Friday, 24 July 2015

The lady and her suitcase

V. arrived to the office of the big American corporation, wheeling her travel suitcase. A routine scenario in the corporate world, the reader would say. Not in this case: V. didn’t look like the traditional executive woman, making a career within the multinational “cut throat” environment. She was wearing a tank top that allowed the display of a number of flamboyant tattoos. The jeans were casual and her blonde dyed hair had seen better days. In fact, it looked more that she was on her way to have a coffee with friends instead of heading to her workplace at a desk in a global company.

She felt lucky to have a job in such a renowned enterprise. Yes, it was an entry level position, but it provided a steady income and the opportunity to maybe rise into higher assignments. Her experience in such type of tasks was not exactly profound, but her knowledge of the English language was sufficient and she could utilize a computer. Her colleagues in the open space office never questioned the reason why she would bring a travel suitcase to the workplace, but that by itself would not be such an attention grabber as the clerk that would occasionally play the guitar during work hours or the night slippers that another team member would wear every day.
On that day V. would have one of the biggest scares of her life. One of the senior managers came to visit the newly opened operation and she recognised him instantly. To her surprise, he didn’t react to her presence or maybe pretended not to remember her. You see, dear reader, V. had another profession besides the one that kept her seated at her desk for 8 hours a day. She was an escort, offering her company to highly respected and wealthy gentlemen. That senior manager had been one of her past clients, on an outrageous threesome with another lady in the glamorous city of London.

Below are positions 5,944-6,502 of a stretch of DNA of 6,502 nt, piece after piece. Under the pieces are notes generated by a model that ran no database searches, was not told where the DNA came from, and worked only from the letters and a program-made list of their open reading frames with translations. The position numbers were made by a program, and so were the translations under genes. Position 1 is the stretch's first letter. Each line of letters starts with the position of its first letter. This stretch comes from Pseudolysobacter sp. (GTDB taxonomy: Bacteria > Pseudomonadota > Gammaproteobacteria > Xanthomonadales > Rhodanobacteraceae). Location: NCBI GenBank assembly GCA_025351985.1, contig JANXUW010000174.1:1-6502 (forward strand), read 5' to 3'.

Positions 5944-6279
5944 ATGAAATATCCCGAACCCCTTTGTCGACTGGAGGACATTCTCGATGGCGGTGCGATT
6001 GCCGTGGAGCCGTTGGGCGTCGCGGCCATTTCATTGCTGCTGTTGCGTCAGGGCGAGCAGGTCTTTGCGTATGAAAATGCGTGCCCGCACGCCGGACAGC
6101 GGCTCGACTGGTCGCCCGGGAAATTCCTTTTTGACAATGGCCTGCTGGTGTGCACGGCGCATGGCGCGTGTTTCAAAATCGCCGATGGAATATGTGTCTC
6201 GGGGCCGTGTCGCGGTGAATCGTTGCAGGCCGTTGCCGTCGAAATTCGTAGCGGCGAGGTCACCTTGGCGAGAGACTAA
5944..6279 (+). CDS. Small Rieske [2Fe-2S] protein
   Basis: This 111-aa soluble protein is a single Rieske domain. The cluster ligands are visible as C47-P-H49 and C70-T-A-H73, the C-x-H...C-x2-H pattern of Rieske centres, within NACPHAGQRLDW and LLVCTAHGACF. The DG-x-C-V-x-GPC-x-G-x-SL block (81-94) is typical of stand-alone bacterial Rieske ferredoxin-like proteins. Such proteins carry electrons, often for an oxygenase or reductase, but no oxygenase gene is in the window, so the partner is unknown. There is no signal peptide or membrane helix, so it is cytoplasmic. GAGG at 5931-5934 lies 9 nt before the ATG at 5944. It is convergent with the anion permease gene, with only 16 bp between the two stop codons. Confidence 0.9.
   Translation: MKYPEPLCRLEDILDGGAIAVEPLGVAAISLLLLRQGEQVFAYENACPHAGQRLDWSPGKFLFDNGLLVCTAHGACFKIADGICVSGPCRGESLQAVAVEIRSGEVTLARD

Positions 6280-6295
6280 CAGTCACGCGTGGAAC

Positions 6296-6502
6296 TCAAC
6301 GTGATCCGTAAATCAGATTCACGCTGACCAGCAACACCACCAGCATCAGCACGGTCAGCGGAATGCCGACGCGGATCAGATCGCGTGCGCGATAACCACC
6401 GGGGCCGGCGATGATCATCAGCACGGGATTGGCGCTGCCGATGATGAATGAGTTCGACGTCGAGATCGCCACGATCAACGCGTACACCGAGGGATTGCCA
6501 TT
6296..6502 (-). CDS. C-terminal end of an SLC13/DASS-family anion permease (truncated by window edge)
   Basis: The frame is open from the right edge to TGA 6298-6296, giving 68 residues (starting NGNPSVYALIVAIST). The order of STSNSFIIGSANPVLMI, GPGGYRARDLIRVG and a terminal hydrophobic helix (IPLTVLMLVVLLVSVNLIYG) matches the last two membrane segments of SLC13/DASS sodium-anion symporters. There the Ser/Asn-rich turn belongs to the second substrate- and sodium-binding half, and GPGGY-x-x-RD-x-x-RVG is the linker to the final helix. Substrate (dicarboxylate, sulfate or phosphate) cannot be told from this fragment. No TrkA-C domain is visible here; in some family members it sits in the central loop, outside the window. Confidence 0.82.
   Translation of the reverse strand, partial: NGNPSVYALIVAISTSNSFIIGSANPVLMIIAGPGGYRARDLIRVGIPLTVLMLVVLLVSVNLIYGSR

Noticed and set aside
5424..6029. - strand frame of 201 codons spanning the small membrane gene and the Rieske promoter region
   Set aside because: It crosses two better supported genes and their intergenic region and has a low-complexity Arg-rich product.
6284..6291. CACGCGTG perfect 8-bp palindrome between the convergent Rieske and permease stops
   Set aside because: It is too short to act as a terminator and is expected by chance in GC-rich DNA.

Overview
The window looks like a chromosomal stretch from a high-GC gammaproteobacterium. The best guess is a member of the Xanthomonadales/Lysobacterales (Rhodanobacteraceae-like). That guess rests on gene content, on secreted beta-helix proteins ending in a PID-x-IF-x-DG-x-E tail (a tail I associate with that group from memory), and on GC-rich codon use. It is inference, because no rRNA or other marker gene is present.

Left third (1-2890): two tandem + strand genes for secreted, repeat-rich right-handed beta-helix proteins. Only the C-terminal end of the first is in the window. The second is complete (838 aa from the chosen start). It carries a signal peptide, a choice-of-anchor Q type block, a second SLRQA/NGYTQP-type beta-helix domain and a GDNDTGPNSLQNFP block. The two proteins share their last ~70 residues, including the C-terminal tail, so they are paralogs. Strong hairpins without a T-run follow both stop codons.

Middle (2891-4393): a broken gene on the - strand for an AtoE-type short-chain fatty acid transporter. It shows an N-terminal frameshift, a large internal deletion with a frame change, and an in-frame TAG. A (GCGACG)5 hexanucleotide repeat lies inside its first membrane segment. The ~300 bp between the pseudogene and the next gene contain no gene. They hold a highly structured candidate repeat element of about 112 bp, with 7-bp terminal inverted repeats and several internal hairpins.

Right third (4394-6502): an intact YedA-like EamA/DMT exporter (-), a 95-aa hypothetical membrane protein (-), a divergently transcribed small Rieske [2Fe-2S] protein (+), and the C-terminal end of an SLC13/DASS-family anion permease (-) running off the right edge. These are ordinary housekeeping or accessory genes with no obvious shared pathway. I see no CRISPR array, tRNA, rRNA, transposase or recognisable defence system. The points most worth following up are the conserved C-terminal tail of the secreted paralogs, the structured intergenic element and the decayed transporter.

That was, in fact, the reason why V.’s suitcase would follow her to the regular workplace: while she had to deal with the affairs of the corporation, handling orders of hundreds of thousands of dollars, she would keep a constant eye on her mobile phone. At any moment, a call would come, she would tell her supervisor that an unsurpassable problem had risen and in a matter of hours V. would be flying to her next customer. The rigid rules of the corporation, the code of conduct, the company culture and values, all of that looked so meaningless in the daily routines of that newly opened operation in the capital of an Eastern Europe country.
You see, dear reader, while many candidates have to go through grueling application and recruitment processes to have a minimum chance of getting a job in the current labour market, some people in a few EU countries have an easy ride getting a position just because they have the “right” appearance and the “right” nationality. The hypocrisy of the big corporations in today’s market is that they pretend to treat every candidate in equal and just form, regardless of the country where they settle their operations. Well, if that’s so, I expect to see globally many more ladies, dressing informally and carrying her suitcases, entering their corporate offices with their smartphones in hand. Just like V. did…

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